The opportunities for payment service providers (PSPs) with digital payment propositions are growing rapidly as the UK heads toward becoming a cashless society. This paper, based on an Accenture study of 18–24 year olds, highlights key behavioural influencers that drive the use of digital payments across the youth demographic in the UK.
For PSPs to thrive in a market where mobile phone adoption and social media usage are rapidly rising, the key to success is to gain deep insights into consumer behaviour and choices. The study reveals that PSPs require a thorough understanding of factors such as performance expectancy, trust, risk, social influence, effort expectancy and hedonic motivation that drive a consumer’s use of technology.
The study revealed six key drivers that explain young consumers’ adoption of digital transactions, including:
Performance expectancy—the benefit offered by technology.
Trust—the willingness of the consumer to part with information during a faceless transaction.
Perceived risk—the risk imagined by a consumer while contemplating an online transaction.
Social influence—the extent to which consumers perceive those important to them approve of the technology.
Effort expectancy—the degree of ease associated with consumers’ use of technology.
Hedonic motivation—the pleasure derived from using a technology.
Based on these drivers, our findings show that:
Consumers are sensitive to the risks associated with digital transactions.
Social influence affects consumers’ trust in new digital payment services.
Performance is the most influential driver behind the adoption of digital payments.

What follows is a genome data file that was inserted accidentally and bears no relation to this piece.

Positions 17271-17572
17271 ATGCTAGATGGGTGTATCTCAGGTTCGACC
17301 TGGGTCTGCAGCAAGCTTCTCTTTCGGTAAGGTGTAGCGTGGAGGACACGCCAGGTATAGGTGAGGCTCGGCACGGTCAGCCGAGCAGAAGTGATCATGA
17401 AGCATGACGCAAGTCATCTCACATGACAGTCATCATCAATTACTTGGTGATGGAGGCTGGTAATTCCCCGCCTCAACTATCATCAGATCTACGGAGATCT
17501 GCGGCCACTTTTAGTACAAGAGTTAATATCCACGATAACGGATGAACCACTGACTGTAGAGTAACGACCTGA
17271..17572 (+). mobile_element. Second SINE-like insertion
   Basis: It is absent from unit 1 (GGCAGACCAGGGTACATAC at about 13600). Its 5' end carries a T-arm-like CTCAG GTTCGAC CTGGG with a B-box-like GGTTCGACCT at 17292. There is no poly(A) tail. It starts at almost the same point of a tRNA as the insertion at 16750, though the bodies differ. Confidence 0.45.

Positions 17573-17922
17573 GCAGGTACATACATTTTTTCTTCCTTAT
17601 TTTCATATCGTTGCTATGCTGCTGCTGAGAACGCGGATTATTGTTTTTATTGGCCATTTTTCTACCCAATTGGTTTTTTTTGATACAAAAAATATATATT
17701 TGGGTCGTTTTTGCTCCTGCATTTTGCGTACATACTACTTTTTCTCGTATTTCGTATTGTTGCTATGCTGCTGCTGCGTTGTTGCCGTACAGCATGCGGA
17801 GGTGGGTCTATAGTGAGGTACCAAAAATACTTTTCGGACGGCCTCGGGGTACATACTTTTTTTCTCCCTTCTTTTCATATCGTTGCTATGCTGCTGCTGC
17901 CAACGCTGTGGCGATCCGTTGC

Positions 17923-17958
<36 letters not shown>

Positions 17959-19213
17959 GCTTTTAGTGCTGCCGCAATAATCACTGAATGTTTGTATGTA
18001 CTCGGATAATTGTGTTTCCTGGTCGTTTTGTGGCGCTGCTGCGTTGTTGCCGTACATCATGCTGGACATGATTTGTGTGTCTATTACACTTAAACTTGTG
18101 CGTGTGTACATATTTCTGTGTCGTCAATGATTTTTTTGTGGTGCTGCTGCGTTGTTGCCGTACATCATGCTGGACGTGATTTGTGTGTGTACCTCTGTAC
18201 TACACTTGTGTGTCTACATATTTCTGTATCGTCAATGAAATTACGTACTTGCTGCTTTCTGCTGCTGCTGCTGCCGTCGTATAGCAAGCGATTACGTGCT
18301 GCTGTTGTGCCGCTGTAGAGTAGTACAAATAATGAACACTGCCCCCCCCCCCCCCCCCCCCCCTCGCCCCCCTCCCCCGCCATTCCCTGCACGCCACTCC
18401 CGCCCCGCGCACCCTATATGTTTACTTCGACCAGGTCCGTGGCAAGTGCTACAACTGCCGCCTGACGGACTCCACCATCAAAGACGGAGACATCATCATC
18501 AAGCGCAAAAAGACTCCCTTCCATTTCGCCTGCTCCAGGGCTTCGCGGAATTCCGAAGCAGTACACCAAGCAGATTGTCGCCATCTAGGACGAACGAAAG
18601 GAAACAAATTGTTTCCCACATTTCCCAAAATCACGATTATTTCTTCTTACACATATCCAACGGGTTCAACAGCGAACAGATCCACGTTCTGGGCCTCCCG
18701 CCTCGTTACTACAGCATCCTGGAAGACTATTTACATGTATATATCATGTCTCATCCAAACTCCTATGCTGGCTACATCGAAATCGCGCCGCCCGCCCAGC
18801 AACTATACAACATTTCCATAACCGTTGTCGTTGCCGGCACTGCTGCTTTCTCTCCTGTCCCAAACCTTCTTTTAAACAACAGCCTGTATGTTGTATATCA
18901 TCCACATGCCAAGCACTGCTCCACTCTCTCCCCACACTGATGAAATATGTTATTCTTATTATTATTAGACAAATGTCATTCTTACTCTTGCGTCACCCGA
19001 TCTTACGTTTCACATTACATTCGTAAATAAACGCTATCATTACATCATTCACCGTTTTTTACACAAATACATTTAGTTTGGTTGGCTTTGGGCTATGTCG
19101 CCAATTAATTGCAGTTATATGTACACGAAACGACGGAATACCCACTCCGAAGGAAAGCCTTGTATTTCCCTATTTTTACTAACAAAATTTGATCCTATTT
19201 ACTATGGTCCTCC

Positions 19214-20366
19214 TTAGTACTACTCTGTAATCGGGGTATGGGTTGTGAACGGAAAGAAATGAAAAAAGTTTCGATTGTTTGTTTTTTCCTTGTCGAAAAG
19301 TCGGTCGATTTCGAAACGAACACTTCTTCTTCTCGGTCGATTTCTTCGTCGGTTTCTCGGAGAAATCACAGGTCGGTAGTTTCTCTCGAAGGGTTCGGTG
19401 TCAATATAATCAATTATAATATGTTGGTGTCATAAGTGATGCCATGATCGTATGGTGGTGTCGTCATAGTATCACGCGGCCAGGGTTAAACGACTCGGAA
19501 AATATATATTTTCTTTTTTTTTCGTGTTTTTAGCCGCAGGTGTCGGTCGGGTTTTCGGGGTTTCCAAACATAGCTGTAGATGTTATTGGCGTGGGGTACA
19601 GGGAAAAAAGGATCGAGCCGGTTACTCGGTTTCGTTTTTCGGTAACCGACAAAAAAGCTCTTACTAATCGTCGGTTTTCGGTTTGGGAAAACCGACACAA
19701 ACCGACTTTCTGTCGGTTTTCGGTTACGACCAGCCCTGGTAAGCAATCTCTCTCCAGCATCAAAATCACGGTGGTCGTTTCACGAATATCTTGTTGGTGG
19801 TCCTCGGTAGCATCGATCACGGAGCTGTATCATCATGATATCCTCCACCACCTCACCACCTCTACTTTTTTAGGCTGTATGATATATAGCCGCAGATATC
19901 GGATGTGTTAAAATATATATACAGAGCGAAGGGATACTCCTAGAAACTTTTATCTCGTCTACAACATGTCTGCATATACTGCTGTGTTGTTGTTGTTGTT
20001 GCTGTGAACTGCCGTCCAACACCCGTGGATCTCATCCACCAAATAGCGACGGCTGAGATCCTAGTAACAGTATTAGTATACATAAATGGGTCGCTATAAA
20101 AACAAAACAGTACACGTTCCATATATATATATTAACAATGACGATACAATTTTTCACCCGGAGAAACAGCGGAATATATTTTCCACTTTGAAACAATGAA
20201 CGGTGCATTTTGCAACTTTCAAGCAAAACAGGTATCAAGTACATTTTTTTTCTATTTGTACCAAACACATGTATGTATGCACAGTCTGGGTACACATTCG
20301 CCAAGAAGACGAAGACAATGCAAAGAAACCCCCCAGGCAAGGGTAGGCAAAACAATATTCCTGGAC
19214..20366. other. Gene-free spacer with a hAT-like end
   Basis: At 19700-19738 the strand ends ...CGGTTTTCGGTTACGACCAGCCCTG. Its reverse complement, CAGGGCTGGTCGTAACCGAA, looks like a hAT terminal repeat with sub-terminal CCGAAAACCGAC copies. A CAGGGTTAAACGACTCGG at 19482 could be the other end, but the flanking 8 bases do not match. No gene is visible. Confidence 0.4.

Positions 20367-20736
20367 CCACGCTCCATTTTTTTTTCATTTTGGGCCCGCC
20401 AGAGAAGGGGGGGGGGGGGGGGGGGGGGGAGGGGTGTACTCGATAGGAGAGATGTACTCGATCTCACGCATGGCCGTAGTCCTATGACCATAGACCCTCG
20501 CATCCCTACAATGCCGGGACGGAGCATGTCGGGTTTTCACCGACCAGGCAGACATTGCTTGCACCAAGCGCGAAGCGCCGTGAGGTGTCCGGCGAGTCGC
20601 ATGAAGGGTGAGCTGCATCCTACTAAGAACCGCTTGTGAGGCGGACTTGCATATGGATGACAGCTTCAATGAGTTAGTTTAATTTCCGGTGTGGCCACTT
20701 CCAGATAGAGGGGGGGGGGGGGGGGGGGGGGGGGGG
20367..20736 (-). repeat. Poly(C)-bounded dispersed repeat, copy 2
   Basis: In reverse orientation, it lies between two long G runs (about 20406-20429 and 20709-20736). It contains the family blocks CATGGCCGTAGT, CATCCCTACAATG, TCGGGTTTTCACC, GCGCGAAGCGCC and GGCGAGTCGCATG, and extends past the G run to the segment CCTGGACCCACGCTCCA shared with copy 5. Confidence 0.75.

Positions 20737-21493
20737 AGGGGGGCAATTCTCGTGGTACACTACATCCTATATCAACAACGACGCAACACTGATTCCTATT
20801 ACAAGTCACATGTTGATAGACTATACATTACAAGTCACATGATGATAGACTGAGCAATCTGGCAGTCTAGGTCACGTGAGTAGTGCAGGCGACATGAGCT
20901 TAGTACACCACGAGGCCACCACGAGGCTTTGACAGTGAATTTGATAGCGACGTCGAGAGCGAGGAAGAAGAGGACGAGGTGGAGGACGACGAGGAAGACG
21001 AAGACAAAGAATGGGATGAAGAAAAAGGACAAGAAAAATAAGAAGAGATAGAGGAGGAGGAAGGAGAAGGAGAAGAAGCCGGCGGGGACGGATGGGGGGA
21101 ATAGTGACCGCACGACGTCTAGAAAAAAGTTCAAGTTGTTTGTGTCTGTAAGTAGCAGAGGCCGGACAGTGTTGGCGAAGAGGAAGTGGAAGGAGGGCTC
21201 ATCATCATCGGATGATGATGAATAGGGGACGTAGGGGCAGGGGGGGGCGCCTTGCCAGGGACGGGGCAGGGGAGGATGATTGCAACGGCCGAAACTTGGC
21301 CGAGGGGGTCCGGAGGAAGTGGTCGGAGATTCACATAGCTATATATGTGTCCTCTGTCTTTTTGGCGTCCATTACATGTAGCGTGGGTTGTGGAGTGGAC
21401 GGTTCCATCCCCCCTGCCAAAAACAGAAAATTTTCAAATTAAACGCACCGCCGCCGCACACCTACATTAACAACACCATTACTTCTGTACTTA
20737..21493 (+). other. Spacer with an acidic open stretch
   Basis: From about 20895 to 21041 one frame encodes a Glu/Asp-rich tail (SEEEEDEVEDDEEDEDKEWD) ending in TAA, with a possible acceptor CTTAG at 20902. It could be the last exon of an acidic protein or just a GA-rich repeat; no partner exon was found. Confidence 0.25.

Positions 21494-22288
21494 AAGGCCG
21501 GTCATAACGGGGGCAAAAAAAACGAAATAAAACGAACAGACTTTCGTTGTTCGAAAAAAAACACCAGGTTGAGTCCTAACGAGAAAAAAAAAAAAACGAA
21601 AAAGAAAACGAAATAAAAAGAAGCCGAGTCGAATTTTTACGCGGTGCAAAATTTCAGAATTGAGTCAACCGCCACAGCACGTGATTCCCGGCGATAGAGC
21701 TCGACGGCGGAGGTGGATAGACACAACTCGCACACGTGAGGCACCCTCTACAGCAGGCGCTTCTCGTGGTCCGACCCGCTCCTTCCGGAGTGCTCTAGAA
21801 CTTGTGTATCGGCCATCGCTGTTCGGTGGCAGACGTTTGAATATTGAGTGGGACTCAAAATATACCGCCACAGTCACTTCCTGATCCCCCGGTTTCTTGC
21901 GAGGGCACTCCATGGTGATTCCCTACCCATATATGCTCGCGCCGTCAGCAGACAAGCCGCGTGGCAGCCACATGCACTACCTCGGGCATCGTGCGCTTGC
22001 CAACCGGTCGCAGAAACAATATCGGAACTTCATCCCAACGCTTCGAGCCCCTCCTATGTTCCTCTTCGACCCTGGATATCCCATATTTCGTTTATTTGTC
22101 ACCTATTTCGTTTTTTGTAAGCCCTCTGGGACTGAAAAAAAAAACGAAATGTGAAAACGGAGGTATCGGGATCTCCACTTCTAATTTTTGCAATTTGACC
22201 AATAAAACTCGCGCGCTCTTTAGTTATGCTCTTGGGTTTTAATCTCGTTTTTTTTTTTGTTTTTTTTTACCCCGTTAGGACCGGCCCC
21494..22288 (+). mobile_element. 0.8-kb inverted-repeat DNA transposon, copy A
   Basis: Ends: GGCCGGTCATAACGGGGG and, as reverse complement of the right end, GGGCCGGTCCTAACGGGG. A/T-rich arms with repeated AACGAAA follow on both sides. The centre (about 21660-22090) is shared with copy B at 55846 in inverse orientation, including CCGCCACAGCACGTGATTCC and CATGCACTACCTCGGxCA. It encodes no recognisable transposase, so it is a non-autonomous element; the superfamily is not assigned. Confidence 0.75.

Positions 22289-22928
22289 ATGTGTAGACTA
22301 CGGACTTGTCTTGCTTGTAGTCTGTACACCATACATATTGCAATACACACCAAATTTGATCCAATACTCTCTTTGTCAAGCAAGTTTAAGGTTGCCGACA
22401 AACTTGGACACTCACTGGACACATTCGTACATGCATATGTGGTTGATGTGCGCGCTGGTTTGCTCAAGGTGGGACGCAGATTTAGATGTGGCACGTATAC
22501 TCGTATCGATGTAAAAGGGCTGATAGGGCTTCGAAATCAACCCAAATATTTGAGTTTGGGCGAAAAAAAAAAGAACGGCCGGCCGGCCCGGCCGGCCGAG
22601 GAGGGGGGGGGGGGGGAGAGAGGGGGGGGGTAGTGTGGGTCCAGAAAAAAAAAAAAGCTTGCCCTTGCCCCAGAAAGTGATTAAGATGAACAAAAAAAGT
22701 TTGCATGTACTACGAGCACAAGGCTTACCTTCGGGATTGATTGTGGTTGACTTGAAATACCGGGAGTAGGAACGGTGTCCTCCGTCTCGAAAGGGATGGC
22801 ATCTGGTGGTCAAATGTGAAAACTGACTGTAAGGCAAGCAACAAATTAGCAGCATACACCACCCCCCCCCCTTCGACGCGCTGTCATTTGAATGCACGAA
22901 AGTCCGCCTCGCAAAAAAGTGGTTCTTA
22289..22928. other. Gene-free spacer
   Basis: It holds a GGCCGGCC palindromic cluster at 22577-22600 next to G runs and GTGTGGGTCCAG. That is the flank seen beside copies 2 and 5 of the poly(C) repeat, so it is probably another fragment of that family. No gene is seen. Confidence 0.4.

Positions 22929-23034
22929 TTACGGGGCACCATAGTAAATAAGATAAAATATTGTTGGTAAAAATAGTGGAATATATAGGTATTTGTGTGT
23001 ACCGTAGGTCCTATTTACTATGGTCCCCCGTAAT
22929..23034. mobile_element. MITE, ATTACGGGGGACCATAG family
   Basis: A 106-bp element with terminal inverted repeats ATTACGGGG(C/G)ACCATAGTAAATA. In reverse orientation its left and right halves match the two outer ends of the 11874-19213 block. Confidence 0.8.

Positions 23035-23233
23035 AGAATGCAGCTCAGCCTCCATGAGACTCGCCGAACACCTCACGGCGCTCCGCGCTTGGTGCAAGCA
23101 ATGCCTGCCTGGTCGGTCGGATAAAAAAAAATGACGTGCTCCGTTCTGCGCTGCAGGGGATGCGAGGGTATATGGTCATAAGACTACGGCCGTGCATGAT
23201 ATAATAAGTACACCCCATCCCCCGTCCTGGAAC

The novelty of digital services wears off as customers becomes familiar with them.
Main behavioural influencers for males and females are different.
Consumers prefer user experience to customer service.
Payment Service Providers can make the most of digital opportunities by embracing these important propositions:
Design and market propositions in a way that dissipates risk perceptions over time. PSPs should treat the customer onboarding process as complete only once the customer’s frequency of use reaches a target level.
Focus on the first impression; it is vital to building consumer trust. PSPs should look to create initial trust through security mechanisms such as biometrics and consumer alerts.
Avoid underestimating the importance of impeccable performance. PSPs must center their propositions on the benefits and performance they offer.
Re-engage experienced and loyal customers. To sustain stickiness through ongoing customer engagement, PSPs should leverage social media.
Tailor the approach to marketing, segmented by gender. PSPs could use marketing messages to engage males and females in different ways.
Focus on customer self-service and self-proficiency. PSPs should focus on real-time confirmation of transactions, rather than depending on call center support.